Late Medieval/Early Tudor

The Late Medieval is commonly defined as the period from the ascension of Edward I in 1272 to the Battle of Bosworth in 1485. The period from the ascension of Henry VII to the dissolution is also covered here.

The 14th and 15th Centuries were generally a prosperous period for the abbey. The documents show abbots building and extending throughout the period. Edward III and his queen stayed at least twice in the early 14th Century. The Black Death in the mid 14th Century reduced manpower and income, leaving the abbey in debt, but it had recovered by the early 15th Century.

The most obvious fragment is the 15th Century gatehouse. Constructed in 1475 this is thought to be the lodge of the original gatehouse. Originally there was a large archway to the west of the lodge with possibly another smaller archway. The major archway was removed by Henry Cromwell and reconstructed at Hinchingbrooke House, his main residence in the late 16th Century.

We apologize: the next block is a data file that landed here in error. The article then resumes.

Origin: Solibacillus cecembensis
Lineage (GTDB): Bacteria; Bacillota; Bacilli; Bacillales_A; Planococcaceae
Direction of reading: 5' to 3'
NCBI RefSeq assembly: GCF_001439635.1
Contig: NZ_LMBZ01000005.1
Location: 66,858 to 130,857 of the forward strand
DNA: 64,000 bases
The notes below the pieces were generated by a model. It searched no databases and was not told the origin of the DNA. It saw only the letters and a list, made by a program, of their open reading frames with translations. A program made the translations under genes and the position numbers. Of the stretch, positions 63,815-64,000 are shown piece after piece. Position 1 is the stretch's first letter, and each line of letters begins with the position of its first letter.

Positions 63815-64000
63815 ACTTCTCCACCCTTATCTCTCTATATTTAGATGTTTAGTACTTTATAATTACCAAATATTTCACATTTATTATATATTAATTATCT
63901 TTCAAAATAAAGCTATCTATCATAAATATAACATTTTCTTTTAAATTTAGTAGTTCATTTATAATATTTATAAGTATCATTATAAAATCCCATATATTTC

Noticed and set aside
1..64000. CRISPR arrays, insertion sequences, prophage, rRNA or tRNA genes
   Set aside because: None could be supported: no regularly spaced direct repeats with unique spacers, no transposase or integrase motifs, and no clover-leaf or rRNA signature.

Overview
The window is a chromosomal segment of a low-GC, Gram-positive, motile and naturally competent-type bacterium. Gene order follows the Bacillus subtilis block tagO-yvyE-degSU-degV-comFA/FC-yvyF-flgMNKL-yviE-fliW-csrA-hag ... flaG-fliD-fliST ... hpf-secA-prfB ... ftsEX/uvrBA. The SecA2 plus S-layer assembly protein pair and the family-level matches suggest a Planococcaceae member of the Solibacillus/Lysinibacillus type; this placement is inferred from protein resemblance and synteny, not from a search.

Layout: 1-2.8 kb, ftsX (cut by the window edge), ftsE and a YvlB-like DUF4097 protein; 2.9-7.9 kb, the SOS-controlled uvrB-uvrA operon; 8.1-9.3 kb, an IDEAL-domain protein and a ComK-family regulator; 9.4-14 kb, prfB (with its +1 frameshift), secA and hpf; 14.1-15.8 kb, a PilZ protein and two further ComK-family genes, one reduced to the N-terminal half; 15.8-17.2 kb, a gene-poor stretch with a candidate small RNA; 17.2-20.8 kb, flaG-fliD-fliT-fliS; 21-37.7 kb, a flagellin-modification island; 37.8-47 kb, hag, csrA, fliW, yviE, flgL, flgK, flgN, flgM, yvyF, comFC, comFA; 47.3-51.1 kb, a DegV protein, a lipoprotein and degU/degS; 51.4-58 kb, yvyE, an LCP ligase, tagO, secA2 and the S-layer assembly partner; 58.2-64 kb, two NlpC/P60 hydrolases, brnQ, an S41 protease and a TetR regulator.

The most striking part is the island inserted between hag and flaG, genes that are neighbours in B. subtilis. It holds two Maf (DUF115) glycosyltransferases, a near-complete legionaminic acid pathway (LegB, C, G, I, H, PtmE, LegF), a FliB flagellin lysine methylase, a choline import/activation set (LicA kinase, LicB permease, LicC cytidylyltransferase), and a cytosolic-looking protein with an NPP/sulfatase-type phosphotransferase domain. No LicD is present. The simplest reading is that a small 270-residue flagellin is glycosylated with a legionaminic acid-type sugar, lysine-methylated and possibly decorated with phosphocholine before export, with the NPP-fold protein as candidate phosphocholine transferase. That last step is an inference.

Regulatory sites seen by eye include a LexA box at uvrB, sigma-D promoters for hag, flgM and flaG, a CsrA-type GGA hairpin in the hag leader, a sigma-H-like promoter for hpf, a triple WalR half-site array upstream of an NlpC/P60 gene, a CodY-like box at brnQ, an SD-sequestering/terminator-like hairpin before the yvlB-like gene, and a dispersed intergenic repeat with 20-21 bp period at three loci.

One of the major industries associated with the abbey throughout this time was tile and brick making. The tiles over the years included high-relief decorated , roof and floor tiles. Reportedly in 1442 60,000 tiles were sold, presumably fired in the Abbey’s kilns. Although shards of both tile and brick are found across the entire site, identified kilns are rare. The only excavated kiln is the one found in the western edge of area 8B and excavated in 1967. This was a brick kiln dated to the very early 16th century, the years before the dissolution.

Analysis of the tiles found across the site shows that it is likely that the majority of the tiles were made from local clay with a significant minority made from an imported clay probably from further south. The collection of decorated tiles is of national importance.

Pottery found around the site includes Grimston Glazed ware (1200 – 1500) as well as remnants of Medieval Ely Ware, Huntingdonshire Fen Sandy ware. Of particular interest, found within Area 2 during the 2018 excavation, was most of a Lyveden/Stanion glazed jug, although in pieces.